Article Text

  1. A. R. Gosmanov,
  2. F. B. Stentz,
  3. D. B. Thomason,
  4. P. Pezeshk,
  5. A. E. Kitabchi
  1. University of Tennessee Health Science Center, Memphis


Endothelial dysfunction plays an important role in atherogenesis in type 2 diabetes. Previous works have shown that incubation of the endothelial cells (E-cells) in high glucose media results in production of reactive oxygen species (ROS) and lipid peroxidation. We have previously shown that T-lymphocytes (T-cells), which in their native state have no insulin receptors, upon incubation in high glucose become activated and exhibit de novo growth factor receptors for insulin, IGF1, IL-2, and GLUT-4 and become insulin sensitive. Thus both T-cells and E-cells show certain similarities in glucose-induced production of free radicals. We hypothesized that E-cells in high glucose media may behave similar to T-cells, induce insulin receptors and metabolize glucose since this has not been previously reported.

Methods E-cells were incubated in 5, 15, and 30 mM glucose, and 25 mM mannitol for 6, 12, 24, and 48 hours at 37°C. We measured 125I insulin binding as well as uptake of 14C deoxyglucose in response to 50 μU/mL of insulin and analyzed expression of insulin receptor (IR) and glucose transporters GLUT1 and GLUT4 by Western blotting.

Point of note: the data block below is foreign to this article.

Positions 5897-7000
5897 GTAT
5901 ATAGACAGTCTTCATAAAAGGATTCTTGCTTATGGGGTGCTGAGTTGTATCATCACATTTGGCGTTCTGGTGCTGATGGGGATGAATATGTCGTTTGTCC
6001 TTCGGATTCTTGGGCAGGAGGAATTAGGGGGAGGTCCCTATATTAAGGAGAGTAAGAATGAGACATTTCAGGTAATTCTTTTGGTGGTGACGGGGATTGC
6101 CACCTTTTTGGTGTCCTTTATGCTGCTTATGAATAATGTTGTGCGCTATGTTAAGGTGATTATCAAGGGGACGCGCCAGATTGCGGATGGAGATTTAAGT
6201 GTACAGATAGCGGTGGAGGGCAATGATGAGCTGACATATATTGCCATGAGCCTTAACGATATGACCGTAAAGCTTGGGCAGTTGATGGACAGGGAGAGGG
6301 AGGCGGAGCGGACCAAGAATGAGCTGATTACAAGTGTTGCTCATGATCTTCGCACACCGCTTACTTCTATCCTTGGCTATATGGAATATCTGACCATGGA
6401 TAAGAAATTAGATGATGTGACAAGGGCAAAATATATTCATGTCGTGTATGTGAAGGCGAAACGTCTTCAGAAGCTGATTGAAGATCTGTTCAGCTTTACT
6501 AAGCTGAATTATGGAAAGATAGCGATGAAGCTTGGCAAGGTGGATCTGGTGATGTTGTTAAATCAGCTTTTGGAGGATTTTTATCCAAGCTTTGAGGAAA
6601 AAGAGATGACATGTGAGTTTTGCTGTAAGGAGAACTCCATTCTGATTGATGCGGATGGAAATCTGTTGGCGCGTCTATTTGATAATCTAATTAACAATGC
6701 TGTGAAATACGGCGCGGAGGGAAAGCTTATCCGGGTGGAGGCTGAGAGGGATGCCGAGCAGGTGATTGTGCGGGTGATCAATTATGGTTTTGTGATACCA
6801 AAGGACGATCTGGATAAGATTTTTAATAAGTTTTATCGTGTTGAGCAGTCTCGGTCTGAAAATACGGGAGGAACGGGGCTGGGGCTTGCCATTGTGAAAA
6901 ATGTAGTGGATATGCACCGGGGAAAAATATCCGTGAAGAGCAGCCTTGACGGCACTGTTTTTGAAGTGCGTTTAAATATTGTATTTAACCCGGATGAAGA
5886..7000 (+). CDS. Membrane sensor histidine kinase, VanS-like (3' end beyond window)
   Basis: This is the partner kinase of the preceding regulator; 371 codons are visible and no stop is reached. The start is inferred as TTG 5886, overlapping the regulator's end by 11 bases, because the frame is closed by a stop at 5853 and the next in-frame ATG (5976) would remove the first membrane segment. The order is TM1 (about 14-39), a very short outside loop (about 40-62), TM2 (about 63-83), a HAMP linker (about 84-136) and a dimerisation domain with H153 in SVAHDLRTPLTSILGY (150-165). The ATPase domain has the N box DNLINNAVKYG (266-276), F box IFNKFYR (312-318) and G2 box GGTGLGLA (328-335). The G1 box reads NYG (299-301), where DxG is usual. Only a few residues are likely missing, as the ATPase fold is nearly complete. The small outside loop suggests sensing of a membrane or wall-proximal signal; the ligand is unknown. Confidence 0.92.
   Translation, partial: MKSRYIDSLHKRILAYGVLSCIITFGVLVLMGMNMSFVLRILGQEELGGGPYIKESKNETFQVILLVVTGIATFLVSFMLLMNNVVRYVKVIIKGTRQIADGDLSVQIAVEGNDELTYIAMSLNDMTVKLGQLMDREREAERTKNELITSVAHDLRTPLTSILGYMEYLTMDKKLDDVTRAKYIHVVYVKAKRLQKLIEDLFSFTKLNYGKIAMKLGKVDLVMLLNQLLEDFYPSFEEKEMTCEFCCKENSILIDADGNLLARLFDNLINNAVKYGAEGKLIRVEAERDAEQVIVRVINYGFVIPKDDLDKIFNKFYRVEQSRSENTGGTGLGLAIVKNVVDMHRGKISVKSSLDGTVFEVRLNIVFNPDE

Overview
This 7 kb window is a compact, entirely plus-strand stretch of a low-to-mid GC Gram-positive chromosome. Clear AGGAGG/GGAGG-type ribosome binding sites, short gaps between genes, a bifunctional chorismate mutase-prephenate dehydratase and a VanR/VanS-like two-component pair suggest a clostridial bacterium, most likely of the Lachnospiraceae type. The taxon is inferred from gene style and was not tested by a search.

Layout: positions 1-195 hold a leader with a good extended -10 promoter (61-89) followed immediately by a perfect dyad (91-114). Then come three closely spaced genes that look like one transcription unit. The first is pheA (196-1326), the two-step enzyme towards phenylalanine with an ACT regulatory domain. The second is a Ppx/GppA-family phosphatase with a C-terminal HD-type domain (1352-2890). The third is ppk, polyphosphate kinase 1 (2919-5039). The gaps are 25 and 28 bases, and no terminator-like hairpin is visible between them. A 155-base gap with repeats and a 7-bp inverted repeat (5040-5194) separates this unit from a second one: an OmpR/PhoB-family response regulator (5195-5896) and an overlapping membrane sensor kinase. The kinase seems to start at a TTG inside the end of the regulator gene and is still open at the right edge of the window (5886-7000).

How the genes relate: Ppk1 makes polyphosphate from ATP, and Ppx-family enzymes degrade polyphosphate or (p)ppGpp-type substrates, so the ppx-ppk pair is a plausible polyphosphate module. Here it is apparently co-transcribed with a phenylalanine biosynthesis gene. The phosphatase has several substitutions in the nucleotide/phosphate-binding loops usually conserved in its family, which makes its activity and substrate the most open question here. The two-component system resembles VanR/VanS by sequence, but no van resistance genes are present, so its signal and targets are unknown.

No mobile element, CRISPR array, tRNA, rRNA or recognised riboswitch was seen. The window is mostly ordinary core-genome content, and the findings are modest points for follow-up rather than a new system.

Results Binding of 125I insulin to cells incubated in 30 mM glucose (but no 5 mM) was time- and temperature-dependent and demonstrated 100% dissociation with 100 ng of insulin per mL. Uptake of 14C deoxyglucose was also time- and glucose concentration-dependent with greatest uptake at 48 hours, but none at 6 hours. Uptake of 14C deoxyglucose was highest at 30 mM, intermediate with 15 mM, and none at 5 mM glucose. These effects of high glucose were not attributed to hyperosmotic action of sugar, since 25 mM mannitol had no effect 14C deoxyglucose uptake. Demonstration of time-dependent increase in insulin sensitivity was further confirmed by increased IR expression in E-cells by the use of Western blotting analysis after incubation of E-cells with 30 mM glucose, but not with 5 mM glucose. Immunoblotting experiments also showed that incubation of E-cells in 30 mM glucose was accompanied by 2-4-fold elevation in expression of GLUT1 and GLUT4 as compared with 5 mM glucose values. In conclusion, we have established certain similarities between E-cells and T-cells in which both tissues are originally insulin insensitive but become insulin sensitive and develop insulin receptors in high concentration of glucose exhibiting production of ROS and lipid peroxidation. The use of T-cells as an easily available tissue may be an attractive alternative as a surrogate biomarker to predict early atherogenic changes.

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